Meanwhile, the more widespread that nuclear weaponry becomes, the higher the risk of a nuclear exchange due to a tactical or strategic mistake. Complexity increases the leverage of the unexpected. The classic example is the outbreak of World War I. With nuclear weapons, this threat also changed military strategy. The key strategy today is to restrict the spread of these weapons. Complexity theory demands this.
The spread of nuclear weapons is a threat to stability. It produces too many unpredictable factors that could lead to a nuclear exchange. This also increases the cost of pretending that the weapons will be used. They might actually get used. The risk of a nuclear exchange rises as the number of separate national arsenals grows.
Each nation wants to hold down costs while staying in the game. The Nuclear Nonproliferation Treaty is basically a tool of an oligopoly to restrict entry.
Yet in a democratic world, voters do not want their nations to be left out of the club. They feel cheated. If the national rival enters the club (e.g., India), then the voters demand a response domestically (e.g., Pakistan).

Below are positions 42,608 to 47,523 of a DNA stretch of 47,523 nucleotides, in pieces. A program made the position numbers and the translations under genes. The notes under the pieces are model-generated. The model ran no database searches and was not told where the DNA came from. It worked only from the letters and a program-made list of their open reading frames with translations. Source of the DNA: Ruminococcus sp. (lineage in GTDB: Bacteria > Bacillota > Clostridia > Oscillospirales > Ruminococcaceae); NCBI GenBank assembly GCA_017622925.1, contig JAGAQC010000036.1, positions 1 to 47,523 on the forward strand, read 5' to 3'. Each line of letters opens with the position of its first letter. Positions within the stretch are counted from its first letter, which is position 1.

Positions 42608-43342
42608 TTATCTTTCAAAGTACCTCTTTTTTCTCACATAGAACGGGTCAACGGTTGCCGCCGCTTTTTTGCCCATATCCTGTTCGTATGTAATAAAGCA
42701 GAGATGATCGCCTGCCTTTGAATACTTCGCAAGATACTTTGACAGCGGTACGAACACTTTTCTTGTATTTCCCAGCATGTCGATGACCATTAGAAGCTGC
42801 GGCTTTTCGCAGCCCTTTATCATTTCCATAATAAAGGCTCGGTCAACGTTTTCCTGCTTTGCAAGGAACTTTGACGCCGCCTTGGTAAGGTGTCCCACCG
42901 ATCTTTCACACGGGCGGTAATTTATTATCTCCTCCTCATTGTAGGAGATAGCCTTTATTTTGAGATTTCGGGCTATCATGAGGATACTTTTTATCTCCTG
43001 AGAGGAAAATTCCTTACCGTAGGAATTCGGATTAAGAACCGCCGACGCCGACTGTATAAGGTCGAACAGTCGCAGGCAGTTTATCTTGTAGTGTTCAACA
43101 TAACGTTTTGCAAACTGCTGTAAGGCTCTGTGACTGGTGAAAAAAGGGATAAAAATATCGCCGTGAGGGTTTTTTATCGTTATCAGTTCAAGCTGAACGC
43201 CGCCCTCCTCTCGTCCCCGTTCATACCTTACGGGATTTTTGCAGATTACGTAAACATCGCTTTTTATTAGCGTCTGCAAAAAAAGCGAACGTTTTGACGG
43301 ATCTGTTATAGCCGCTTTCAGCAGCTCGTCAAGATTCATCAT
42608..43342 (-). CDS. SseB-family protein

Possessing the bomb is a matter of bragging rights today. Voters like their leaders to brag on their behalf.
Consider North Korea. The country is small. It has a million troops, yet it cannot attack China. It could overrun Seoul in hours. But why would it want to? It may soon be able to nuke Seoul. But why would it want to?
The bomb for North Korea is clearly not a strategic weapon that it will actually use. Then why has it been built? Bragging rights. Kim Jong-Il wants to stand tall, which is not easy when you are five feet three. The bomb is his version of lifts.